Fire was always a recurring and terrible concern for householders throughout Britain. This was because houses were frequently timber framed, usually thatched and often very close together. Presumably this fear was aggravated by events like the Great Fire of London in 1666 which demonstrated so clearly how fast fire travels and the scale of the damage it could cause.
In Thornbury we have found that many documents, including wills and house deeds, refer to past disasters caused by fire. John Gayner the elder‘s will of 1726 for example mentioned “all those my three burnt houses in Thornbury adjoining together” that were purchased from George Pearce. George Pearce was a blacksmith and we feel that may well have been the reason for the fire. Rosemount at 66 High Street was partly built on a “plot of ground where a messuage formerly stood but since burnt down.” However there were very many others.
According to the official website of the Fire Brigade, fire insurance companies made the first attempt to develop an organised approach to dealing with fire. “Following a public outcry during the aftermath of probably the most famous fire ever (in London in 1666), a property developer named Nicholas Barbon introduced the first kind of insurance against fire. Soon after the formation of this insurance company, and in a bid to help reduce the cost and number of claims, he formed his own Fire Brigade. Other similar companies soon followed his lead and this was how property was protected until the early 1800s. Policy holders were given a badge, or fire mark, to affix to their building. If a fire started, the Fire Brigade was called. They looked for the fire mark and, provided it was the right one, the fire would be dealt with.”
In Thornbury one house, 48 High Street, still displays an interesting fire mark showing it was insured by the Sun Fire Assurance Company. We do not know yet know who would have been responsible for putting out a fire in this property should one have occurred about that time. There wasn’t an organised “fire brigade” in Thornbury at this time and we can only assume that the fire mark served to encourage volunteers to help put out the fire as it was an indication that they would be rewarded by the insurance company.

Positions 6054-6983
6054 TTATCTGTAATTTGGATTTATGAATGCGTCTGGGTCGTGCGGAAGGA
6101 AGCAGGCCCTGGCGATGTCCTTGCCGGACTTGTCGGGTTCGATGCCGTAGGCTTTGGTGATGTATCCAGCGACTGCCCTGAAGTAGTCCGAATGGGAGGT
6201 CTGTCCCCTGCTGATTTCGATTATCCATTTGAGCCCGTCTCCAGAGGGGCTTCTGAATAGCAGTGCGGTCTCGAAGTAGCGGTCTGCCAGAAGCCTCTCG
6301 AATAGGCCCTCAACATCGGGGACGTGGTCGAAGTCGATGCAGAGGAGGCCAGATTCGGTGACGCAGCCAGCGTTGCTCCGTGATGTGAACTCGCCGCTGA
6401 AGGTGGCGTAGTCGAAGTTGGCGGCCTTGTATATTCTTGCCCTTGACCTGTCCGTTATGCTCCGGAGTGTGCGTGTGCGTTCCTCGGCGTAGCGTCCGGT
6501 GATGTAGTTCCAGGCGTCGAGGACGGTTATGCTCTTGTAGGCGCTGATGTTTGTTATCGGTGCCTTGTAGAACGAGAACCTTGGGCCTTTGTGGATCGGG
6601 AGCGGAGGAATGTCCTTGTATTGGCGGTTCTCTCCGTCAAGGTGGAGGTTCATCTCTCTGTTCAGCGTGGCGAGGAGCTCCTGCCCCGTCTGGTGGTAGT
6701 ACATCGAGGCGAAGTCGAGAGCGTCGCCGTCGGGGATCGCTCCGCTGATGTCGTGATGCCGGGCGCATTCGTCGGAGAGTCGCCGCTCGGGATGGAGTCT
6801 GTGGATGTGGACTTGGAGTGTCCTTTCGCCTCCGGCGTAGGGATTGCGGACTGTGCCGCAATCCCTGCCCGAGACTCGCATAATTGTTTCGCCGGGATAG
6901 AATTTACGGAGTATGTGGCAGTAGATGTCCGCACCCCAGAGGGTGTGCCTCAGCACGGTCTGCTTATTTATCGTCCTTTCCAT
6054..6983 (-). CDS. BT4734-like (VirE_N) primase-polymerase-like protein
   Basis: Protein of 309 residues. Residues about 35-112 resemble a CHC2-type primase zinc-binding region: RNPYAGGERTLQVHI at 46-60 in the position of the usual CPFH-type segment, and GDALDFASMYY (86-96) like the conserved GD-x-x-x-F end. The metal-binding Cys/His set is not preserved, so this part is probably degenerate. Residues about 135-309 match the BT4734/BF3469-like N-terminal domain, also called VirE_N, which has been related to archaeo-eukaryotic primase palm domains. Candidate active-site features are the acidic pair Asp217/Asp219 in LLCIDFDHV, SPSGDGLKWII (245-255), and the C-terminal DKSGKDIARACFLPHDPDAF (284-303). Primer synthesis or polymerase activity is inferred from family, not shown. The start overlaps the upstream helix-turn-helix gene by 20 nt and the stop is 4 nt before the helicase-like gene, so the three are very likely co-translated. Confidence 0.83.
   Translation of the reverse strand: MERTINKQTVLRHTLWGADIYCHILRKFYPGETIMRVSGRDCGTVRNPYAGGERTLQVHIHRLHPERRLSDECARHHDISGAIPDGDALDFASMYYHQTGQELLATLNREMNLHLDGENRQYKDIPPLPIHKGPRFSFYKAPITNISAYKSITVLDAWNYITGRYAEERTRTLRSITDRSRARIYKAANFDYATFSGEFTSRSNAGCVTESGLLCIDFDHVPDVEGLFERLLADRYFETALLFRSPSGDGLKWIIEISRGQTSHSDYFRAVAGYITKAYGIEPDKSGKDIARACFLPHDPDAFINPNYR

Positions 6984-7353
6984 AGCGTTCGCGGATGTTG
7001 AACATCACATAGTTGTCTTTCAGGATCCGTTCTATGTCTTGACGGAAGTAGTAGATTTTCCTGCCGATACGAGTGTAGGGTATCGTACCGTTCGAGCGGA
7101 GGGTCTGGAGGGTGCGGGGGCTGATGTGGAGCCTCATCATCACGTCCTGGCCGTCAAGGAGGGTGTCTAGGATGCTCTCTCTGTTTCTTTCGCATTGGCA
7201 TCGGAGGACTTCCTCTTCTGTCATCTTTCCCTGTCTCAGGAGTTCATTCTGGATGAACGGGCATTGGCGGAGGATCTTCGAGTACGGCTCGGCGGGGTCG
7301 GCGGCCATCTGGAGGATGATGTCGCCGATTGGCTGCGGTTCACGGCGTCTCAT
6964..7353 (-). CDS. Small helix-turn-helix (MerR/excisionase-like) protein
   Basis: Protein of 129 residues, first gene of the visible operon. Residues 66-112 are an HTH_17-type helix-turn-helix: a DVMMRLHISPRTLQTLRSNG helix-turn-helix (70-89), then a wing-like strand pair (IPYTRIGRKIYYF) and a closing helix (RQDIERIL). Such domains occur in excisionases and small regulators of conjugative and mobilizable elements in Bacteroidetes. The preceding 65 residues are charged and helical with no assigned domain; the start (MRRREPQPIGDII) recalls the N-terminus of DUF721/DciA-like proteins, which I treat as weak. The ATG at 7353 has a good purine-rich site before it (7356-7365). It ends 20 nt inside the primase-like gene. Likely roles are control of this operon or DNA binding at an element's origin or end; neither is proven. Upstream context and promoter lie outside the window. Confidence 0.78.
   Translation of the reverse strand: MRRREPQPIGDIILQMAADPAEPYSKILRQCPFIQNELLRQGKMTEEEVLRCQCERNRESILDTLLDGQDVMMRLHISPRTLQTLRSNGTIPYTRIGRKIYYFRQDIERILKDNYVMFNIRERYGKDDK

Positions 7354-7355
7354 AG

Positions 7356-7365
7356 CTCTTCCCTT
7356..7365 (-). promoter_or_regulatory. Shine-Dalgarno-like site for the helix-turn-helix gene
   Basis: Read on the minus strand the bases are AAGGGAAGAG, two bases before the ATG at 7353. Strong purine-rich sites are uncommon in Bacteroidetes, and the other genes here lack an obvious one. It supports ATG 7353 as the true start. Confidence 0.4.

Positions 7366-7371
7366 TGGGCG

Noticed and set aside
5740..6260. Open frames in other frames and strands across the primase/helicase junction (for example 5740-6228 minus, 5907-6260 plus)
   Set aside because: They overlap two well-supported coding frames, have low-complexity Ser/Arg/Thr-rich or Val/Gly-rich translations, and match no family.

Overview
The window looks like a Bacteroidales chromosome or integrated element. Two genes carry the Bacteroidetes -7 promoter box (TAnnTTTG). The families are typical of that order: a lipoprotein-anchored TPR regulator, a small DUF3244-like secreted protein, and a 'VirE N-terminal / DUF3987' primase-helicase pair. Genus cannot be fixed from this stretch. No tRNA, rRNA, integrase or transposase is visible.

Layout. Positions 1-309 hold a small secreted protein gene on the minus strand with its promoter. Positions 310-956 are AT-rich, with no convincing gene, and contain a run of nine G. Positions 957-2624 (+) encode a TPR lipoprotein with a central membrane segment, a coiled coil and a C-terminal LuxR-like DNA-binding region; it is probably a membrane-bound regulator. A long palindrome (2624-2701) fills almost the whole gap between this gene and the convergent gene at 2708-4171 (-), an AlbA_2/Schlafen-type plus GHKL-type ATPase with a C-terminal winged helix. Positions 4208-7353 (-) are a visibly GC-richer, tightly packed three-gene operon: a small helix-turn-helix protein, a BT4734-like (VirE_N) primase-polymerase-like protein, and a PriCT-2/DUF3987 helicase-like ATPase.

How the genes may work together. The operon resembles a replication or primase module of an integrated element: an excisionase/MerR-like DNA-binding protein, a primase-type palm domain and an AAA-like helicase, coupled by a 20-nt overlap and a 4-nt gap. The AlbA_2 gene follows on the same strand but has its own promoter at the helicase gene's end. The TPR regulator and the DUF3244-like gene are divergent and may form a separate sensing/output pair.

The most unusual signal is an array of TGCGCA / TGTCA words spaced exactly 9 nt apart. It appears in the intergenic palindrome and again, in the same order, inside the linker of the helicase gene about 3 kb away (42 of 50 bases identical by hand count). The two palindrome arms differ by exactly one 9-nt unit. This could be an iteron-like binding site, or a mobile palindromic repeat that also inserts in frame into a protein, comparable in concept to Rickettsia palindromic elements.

It was certainly important to have one’s house insured against fire and home owners made many provisions for this. The deeds of houses often contain details of a mortgage arranged only if there was a valid fire insurance certificate. At least one will to our knowledge (that of Hester Bagnell of 1801) specified that the beneficiary could have a property for his/her life time provided it was insured against fire.
Using the Fire Insurance Companies to provide fire services addressed some but by no means all of the difficulties in taking action to put out fires. The fire insurances companies had a problem finding the necessary volunteers, water and equipment to put out a fire. An insurance company only had a duty to the houses that were insured with that company. If a house adjoining an insured property was burning, it was a major threat to the policyholder. However in that situation the insurance company had no obligation to act until the insured property was actually alight.
This could be why (as we found in Wikipedia) “by 1825, fire marks served more as advertisements than as useful identifying marks; some insurance companies